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Welcome UConn’s first full-time Sustainability Program Coordinator

After a search that yielded more than 100 applicants from across the country, the Office of Environmental Policy (OEP) is pleased to welcome Sarah Munro as UConn’s first full-time Sustainability Program Coordinator. Sarah will be responsible for supervising student staff in the OEP’s Sustainability Office, developing, planning, and administering sustainability initiatives and events across campus, chairing the EPAC Recycling Workgroup, maintaining the OEP’s (EcoHusky) website, and developing and publishing OEP newsletters and outreach materials.

Prior to joining the OEP as a full-time employee, Sarah worked at the OEP as a graduate student sustainability coordinator for 2.5 years.  During that time, she was also a UConn EcoHouse graduate assistant, and teaching assistant for a Sustainable Energy course co-sponsored by UConn’s Departments of Political Science and Chemical Engineering.

As a graduate student sustainability coordinator at the OEP, Sarah led and assisted with the implementation of various initiatives, including:

  1. Organizing UConn’s first trip to the UN’s annual climate summit (COP21 in Paris) with a group of students, faculty and staff from departments across campus;
  2. Overseeing the development of outreach and engagement activities (Green Office Certification Program, Green Campus Academic Network, 2014 Sustainability Progress Report);
  3. Collaborating with departments across campus and OEP interns to fill out detailed Sustainability Tracking, Assessment and Reporting System (STARS) survey data that helped secure UConn’s top 10 position in the Sierra Club’s Cool Schools and World University GreenMetric rankings, for the 4th and 5th consecutive years, respectively.

 

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Sarah Munro promoting EcoHusky Nation in Budapest, overlooking the Danube River, during her recent vacation abroad

Sarah holds a B.A. (triple major) in Political Science, German, and International Studies: Europe, from Guilford College in N.C., an M.A. in International Relations (focused on EU environmental policy) from Central European University, and an M.A. in Political Science from UConn. She is currently a Ph.D. candidate in the Department of Political Science at UConn.

The OEP is very excited about the possibilities that this new hire brings. Please join us in welcoming Sarah as UConn’s Sustainability Program Coordinator.


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UConn Wins GreenCircle Sustainability Award

UConn recently received a 2016 GreenCircle Sustainability Award presented by the CT DEEP, in conjunction with the Hartford Business Journal. The GreenCircle Award Program was established in 1998 to recognize Connecticut businesses, institutions, individuals, and government entities who have gone above and beyond to reduce energy and climate change, water usage, improve waste management and recycling, as well as sustainable civic improvements and innovations.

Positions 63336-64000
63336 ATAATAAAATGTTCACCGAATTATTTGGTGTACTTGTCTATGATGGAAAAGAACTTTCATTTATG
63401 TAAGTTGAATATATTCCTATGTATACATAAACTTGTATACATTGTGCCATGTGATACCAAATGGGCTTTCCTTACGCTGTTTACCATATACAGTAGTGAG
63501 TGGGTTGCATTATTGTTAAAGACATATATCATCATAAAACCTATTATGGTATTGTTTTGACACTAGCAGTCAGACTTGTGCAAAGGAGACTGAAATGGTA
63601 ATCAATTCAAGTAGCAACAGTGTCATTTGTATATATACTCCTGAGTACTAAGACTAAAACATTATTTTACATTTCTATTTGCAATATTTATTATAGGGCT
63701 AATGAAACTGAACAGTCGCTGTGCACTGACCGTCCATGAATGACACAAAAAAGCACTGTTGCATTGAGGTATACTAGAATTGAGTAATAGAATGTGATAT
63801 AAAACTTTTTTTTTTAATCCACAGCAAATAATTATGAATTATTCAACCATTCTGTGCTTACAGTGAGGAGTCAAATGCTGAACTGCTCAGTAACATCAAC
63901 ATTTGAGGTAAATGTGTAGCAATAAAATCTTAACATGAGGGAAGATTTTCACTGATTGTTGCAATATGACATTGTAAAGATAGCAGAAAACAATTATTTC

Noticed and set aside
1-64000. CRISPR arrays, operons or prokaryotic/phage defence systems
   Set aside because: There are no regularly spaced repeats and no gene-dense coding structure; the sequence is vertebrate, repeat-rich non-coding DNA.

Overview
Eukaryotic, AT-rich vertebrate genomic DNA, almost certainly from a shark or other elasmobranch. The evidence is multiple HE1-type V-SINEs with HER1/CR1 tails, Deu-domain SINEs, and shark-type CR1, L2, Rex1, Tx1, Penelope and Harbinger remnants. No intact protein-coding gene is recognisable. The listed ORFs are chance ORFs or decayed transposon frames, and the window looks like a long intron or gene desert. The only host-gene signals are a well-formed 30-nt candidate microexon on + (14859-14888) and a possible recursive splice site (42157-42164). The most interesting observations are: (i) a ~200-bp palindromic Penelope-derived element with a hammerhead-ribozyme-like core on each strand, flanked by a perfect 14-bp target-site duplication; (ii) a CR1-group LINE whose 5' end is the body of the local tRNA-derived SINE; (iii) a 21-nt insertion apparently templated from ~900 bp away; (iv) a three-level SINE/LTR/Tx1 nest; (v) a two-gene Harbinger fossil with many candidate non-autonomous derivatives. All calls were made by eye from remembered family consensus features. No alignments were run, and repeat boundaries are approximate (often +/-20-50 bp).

Green Circle

A Proud UConn contingent accepting the DEEP’s 2016 GreenCircle Sustainability Award during a ceremony held at Hartford’s Infinity Hall on May 23rd. DEEP Commissioner Rob Klee (front left) presented the award. See below for a listing of UConn attendees pictured.  Photo Credit J. Fiereck Photography

The GreenCircle award came in recognition of UConn’s many diverse sustainability initiatives and projects to reduce its environmental footprint, consistent with UConn’s Climate Action Plan (CAP). To date, UConn has registered or certified 23 LEED projects (2.2 million sq. ft.) at the main Storrs campus, including 3 LEED Gold-certified buildings.  Also, four of UConn’s dining halls are Green Restaurant Certified for serving local organic and third-party verified food and for reducing water, energy, and food waste. UConn also strives to reduce emissions from transportation. In 2015, Rec Services implemented a new Cycle Share program that enables use of bicycles for a week, month, or semester for anyone with a UConn ID, at a nominal cost. In addition, two new electric vehicle (EV) stations are free for use by commuters, and will help power UConn’s fleet that is already 15% hybrid or EV.

To help meet the University’s 2020 carbon reduction target under the CAP, and achieve a goal of net zero energy and water growth, as part of the Sustainability Framework to UConn’s new Campus Master Plan, Facilities began a 5-year re-lamping program to replace all indoor and exterior lighting with ultra-efficient LEDs. In addition, low-flow faucets and aerators were installed in all student residence halls and apartments, saving between 50,000 and 100,000 gallons of drinking water per day.